You’ll find over 352 bird species at Hornsby Bend in Travis County, northeast of Austin-Bergstrom International Airport, near the Colorado River. The monthly Bird Survey has been happening since 1999, where you can meet up at 7 a.m. (coffee and donuts at 6:30 am) on the second Saturday of each month at the Hornsby Bend Center for Environmental Research for a morning survey. Experienced and novice birders match up, and different teams cover various areas to count the number of birds spotted. The rare cinnamon teal was spotted here, plus the blue-winged teal, green wing teal, and the black-bellied whistling duck.
5. Mitchell Lake Audubon Center
This southside San Antonio wetland habitat, Mitchell Lake Audubon Center, is where 98.5 percent of long-distance migratory birds pass through or stop over before flying hours or days over the open ocean. Over 340 bird species frequent the 1,200-acre sanctuary annually, including four habitats: wetlands, woodlands, brushlands, and grasslands. There are 30 species on Mitchell’s watchlist for Bexar County, highlighting birds with the most significant conservation needs.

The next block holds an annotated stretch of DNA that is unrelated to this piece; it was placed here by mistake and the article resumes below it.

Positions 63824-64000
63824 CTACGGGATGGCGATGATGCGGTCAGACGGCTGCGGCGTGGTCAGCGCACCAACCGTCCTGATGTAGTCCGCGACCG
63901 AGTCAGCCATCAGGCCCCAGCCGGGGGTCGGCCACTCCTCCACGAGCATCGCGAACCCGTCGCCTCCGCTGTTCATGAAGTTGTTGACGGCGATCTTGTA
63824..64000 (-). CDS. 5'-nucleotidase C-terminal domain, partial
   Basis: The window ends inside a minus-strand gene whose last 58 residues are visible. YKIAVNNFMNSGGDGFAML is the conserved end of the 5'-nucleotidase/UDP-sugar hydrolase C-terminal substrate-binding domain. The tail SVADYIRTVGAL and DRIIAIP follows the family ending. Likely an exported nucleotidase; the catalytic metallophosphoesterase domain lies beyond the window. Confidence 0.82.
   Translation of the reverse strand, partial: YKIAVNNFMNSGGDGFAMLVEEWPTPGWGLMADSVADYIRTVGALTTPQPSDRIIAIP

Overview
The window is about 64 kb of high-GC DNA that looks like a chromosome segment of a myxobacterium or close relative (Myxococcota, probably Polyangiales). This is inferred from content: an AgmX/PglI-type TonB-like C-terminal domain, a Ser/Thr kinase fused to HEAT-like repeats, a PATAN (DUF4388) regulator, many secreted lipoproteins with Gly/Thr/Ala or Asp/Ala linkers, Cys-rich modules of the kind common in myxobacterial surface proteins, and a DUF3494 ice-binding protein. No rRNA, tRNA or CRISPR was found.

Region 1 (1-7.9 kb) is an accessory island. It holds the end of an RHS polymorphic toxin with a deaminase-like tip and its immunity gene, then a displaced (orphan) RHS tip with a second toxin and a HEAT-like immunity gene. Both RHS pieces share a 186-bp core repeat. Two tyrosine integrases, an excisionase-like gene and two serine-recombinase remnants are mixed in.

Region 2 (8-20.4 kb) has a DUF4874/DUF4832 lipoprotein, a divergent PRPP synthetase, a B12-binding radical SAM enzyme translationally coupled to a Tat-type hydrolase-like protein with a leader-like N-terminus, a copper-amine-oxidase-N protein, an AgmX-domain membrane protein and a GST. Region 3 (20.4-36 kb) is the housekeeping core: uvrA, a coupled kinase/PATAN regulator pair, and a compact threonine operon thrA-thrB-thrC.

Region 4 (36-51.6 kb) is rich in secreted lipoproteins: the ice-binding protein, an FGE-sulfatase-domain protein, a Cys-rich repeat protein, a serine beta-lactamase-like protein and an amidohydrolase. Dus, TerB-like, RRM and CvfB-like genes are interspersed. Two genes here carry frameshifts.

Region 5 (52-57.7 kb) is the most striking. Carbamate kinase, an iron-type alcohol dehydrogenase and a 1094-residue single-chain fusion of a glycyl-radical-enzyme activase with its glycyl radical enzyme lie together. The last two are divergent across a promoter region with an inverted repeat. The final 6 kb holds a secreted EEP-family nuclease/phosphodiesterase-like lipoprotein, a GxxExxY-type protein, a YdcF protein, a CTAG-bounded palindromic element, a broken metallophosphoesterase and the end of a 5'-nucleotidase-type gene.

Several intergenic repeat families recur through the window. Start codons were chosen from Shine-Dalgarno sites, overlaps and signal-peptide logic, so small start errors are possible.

You’ll see the black-crested titmouse, white-eyed vireo, summer tanager, belted kingfisher, barn owl, Franklin’s gull, great blue heron, etc.
6. Big Bend National Park
Most birding hotspots in Big Bend National Park are close to a water source. Rio Grande Village hosts 305 species along the Nature Trail, mesquite thickets, cottonwood trees, the floodplain behind the store, and the silt ponds at Daniels Ranch. The Chisos Mountains host 312 species, including the colima warbler, one of the specialty birds. Cottonwood campground and the nearby river corridor are home to 248 species, including shorebirds, sparrows, and the ladder-backed woodpecker. Dugout Wells and Sam Nail Ranch near the benches boast sightings of the scaled quail, painted bunting, and green-tailed towhee.
7. Quintana Neotropical Bird Sanctuary